College Old Boys' Association has its own Web site. Simply click on
the link that follows if you wish to go to their site.
HISTORY OF KCOBA (TORONTO): THE GENESIS
By Norman R. Lee et al
On December 9, 1973 thirty-three Kingston College Old Boys met at Seneca College in Toronto and established the Kingston College Old Boys Association (Tor). That association was the result of the seemingly telepathic communications among the old boys who were known to reside in Canada. Indeed, it was a history-making meeting because the KCOBA (Tor) was the second such association to be formed in Canada. However, it became the first to maintain its activity without any period of dormancy. In 1998 over 35 associations have followed the KCOBA (Tor) footsteps, and are actively providing valuable assistance to their alma mater in Jamaica.
The idea to form the association is attributed to Messrs Dr Fredrick "Buddy" McIntosh and Winston "Aggery" Johnson, although others have been reputed to be toying with the idea but apparently without any action. This was in November of 1973. Buddy, a former student of Aggery, out of profound homage had invited Aggery to dinner at his home. It is well known that when food and the ubiquitous Jamaican bottled "waters" are combined, remarkable things are bound to happen. On this occasion, the after-dinner reminiscence resulted in the recollection of a number of names of old boys living in the Toronto Area. By the time the waters were consumed, 12 names were tallied and the idea to form a Toronto chapter was born.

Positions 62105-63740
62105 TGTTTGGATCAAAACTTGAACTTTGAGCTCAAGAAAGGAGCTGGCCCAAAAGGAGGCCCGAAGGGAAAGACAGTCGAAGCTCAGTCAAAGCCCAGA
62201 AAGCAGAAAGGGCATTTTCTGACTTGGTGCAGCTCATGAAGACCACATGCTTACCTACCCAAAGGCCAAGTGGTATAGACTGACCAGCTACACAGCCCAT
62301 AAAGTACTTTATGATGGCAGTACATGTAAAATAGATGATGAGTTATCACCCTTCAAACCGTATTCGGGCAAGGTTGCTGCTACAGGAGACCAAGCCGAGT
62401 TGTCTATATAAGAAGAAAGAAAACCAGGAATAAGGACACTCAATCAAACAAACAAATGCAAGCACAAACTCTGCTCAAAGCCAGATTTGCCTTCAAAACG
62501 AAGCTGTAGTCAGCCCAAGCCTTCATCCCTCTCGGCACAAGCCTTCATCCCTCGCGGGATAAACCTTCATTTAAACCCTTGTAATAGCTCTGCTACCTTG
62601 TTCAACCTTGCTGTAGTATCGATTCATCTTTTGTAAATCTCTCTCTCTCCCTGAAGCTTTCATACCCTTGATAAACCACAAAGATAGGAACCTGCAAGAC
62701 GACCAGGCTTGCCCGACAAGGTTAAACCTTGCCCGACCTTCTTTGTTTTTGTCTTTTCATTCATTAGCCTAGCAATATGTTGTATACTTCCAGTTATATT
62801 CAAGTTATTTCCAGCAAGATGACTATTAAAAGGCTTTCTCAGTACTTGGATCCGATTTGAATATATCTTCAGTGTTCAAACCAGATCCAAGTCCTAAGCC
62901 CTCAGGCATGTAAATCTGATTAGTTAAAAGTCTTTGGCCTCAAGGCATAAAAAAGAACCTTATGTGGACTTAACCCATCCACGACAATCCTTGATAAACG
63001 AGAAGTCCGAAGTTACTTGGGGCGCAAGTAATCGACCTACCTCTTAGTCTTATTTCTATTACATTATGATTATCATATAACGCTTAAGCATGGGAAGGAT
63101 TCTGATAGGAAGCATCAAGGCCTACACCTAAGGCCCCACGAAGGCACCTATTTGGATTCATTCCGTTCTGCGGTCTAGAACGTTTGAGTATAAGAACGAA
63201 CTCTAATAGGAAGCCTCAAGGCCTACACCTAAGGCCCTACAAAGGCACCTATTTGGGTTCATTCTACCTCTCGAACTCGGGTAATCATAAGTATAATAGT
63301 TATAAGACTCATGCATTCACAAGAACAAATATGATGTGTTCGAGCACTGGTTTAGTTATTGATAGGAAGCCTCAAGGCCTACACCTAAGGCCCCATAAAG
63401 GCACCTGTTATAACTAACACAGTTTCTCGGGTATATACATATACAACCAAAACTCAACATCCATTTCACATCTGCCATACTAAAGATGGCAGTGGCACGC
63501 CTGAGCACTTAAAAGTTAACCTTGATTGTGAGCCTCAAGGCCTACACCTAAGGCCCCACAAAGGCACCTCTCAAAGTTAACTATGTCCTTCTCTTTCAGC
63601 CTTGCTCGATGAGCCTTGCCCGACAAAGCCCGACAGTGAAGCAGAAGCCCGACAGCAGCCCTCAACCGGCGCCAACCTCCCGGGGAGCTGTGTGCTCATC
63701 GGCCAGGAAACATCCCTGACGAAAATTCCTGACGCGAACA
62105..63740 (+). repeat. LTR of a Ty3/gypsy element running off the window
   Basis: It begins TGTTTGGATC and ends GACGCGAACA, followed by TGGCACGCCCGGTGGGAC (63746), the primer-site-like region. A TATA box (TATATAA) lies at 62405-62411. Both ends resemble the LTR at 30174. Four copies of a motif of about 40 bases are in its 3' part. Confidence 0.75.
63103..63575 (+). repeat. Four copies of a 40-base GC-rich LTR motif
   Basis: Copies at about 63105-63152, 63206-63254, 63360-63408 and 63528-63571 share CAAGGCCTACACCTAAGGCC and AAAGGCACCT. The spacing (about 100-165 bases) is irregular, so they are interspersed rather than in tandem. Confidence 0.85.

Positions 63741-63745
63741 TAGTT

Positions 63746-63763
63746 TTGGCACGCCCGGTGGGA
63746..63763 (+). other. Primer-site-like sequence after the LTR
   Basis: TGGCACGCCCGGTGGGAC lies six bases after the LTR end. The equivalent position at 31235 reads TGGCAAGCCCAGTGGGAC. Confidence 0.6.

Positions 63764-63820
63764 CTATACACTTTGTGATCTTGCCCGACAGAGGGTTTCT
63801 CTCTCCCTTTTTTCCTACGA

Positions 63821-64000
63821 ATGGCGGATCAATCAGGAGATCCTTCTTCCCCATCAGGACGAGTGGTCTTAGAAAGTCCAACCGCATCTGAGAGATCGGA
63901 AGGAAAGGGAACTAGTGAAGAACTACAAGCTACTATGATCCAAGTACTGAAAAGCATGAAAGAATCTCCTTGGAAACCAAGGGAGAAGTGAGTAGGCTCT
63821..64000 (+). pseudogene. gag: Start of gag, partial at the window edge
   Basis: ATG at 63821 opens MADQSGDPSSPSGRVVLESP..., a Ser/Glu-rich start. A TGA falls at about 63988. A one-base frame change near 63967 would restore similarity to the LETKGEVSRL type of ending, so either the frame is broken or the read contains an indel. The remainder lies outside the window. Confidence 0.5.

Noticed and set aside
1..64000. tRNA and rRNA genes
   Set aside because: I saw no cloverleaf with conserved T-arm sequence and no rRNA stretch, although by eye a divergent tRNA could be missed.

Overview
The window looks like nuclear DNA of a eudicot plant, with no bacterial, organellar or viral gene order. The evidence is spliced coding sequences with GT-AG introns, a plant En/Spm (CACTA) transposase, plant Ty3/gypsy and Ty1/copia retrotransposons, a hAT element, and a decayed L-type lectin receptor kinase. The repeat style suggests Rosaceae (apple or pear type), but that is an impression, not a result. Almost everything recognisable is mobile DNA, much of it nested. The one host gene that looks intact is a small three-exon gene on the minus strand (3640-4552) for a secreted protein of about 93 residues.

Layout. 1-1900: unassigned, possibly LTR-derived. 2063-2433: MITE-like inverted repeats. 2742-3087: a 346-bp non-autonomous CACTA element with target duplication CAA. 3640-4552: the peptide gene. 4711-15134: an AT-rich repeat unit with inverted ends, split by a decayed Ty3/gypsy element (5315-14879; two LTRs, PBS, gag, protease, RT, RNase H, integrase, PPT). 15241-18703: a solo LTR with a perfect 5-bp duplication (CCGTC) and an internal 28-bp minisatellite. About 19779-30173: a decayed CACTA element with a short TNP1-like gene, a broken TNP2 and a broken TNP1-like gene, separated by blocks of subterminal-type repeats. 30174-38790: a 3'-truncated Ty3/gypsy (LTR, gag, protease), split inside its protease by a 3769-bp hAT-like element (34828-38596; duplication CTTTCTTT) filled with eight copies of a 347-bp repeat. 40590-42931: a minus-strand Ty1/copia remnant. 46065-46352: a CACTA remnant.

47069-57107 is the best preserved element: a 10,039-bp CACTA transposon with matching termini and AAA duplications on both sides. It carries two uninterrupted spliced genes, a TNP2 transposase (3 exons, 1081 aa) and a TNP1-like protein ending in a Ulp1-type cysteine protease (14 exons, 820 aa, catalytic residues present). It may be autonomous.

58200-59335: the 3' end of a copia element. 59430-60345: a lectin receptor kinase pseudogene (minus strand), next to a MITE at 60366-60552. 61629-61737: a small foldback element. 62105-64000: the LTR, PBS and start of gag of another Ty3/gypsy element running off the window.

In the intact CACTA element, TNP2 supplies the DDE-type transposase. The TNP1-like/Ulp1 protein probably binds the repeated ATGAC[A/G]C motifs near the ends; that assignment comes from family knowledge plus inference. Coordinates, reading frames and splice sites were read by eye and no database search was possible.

Messrs, Eddie Patterson and Gerald "Gerry" Lindo and others, were later contacted and after some discussions, the number of interested persons grew, thus transforming the idea into a viable plan with 25 old boys from the Toronto area. The inaugural meeting to establish the KCOBA (TOR) CHAPTER was scheduled. Date: December 9, Venue: Seneca College, student hall, Finch Avenue, Toronto.
This venue was secured by the efforts of Alvin Curling. A Jamaican, Alvin Curling was the registrar for Student Services and later entered provincial politics as a liberal candidate. His support to the association in the formative years was recognised in 1987 when he was proclaimed an "Honorary Old Boy"
On that historic Sunday morning of December 9, 1973 with the presence of thirty-three old boys who literally, weathered the storm, with Buddy McIntosh as conveyor, the association was established, on the approval of a resolution moved by Aggery Johnson. Those present at that meeting were:
Clive Belnavis, Keith Bryan, Hugh "Patch" Branford, Colin Campbell, Michael Chin, Deryck Collins, Dr Neville Davidson, Victor Fowler, Barrington "Barry" huie, Winston "Aggery" Johnson, Gerald Johnson, Dale Keizs, Eric Lindsay, Gerald "Gerry" Lindo, Hugh "Jack" Manhertz, Dr Frederick "Buddy" McIntosh,
Hugh Marshall, Dr John Meikle, Oliver Meikle, George Meikle, Hugh Morrison, Oswald Murray, Al Nation, Dennis Nation, Eddie Patterson, Patrick Smith, Norman Stewart, Berwin Stewart, Herbert Swaby, Audley Taylor, Dr Cliff Taylor, Howie Taylor, Peter Taylor.
The first executive consisting of nine members was elected, for a term of one year.